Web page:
Rosanna Bowles

Seattle's Designing Woman

Seattle’s own Rosanna Bowles oversees an empire of tableware, décor, handbags and gifts that are sold around the globe through her company, Rosanna Inc.

The holiday season is a magical time for many, and Rosanna Bowles is no exception. This internationally-acclaimed tableware designer delights in sharing long-held traditions with family and friends.

Her Seattle-based tableware and gift company, Rosanna Inc., encourages just that – it provides the backdrop for shared meals, festive gatherings and happy moments…moments as grand as a holiday party or as simple as sharing a cup of tea with a neighbor.

When you learn about Rosanna’s life, its direction seems almost inevitable.


Baby Rosanna with her mother and two sisters

Her parents ran a gift and tableware company in her hometown of Portland. Rosanna’s own passion for dishes began at age five when she first started collecting fine china. “Every summer, we’d go antiquing on the Oregon Coast and I was allowed to pick one piece of Limoges for my collection.”

The love of a well-set table took an even firmer hold on her while spending a year as a teen studying in Perugia, Italy – a hub of ceramics production. There she became proficient in the language, and later earned her Master’s Degree in Italian Language and Literature from the University of Oregon.

After finishing her Master’s, Rosanna was struggling to find a career path that would combine her love of Italian literature and the fine arts. She went to a fair where she took a class on how to be an entrepreneur.

Inspiration struck – she decided to import Italian ceramics. She wrote a business plan, took out a $15,000 loan using her house as collateral and, in 1982, she started her one-woman home-based tableware design company.

Rosanna began by traveling to Perugia, Italy and worked with local artisans to develop ceramics based on her own designs. “When I sat with the artists and painted with them, I had a sensibility and a knowledge for the craft,” she remembers. But she is the first to admit she hadn’t yet mastered the operations end of the business.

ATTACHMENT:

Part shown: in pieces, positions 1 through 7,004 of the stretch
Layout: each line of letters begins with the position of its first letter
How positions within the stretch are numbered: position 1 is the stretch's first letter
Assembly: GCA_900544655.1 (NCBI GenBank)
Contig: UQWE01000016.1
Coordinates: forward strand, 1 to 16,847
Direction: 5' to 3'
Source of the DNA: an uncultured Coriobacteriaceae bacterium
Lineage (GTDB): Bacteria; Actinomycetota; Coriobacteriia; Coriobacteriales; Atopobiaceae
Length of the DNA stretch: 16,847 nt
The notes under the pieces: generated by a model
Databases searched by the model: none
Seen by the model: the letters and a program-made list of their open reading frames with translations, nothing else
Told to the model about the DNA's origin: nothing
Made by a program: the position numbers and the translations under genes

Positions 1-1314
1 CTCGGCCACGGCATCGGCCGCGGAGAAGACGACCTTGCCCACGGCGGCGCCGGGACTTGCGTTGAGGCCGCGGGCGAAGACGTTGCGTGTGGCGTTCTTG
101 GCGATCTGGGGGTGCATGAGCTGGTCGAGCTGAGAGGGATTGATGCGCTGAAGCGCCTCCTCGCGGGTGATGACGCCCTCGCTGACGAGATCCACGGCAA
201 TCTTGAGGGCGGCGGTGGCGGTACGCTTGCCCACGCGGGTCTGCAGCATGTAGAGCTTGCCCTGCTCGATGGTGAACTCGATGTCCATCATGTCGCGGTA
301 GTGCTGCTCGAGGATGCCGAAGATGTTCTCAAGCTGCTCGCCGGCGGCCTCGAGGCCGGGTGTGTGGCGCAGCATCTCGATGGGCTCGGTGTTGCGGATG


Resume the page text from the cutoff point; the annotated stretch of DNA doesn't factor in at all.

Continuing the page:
There’s the now oft-told tale of how a 20-foot container filled with her first order of hand-painted Italian ceramics pulled up to her 1920s bungalow in Seattle and the driver informed her she had to unload the goods herself.

“I started to cry,” admits Rosanna. “Oh, all right, lady,” the driver said and helped her unload the crates. “Just don't tell anybody.” But a bigger surprise awaited when Rosanna unpacked the boxes to discover wet wooden shavings stuck to 10,000 pieces of tableware. “It was like an I Love Lucy episode with me washing mountains of shavings off thousands of plates,” she recalls.

Her first order was to Meier & Frank, where she worked while in college – before serendipitously stumbling onto a nascent coffeehouse operation called Starbucks. They were just starting to grow and had hired Howard Schultz as merchandise manager. Rosanna took her suitcase with her samples wrapped in newspaper and showed them to Howard. He wiped out her entire inventory with one order.

For the first five years, Rosanna relied on a roster of specialty stores, working her way west to east, growing one store at a time. Her “big break” came in 1988, when Pottery Barn placed a major order. Since then, Rosanna products have appeared in stores and gift shops around the world. More than three decades and millions of dishes later, Rosanna has emerged as an innovative leader in the homewares industry.

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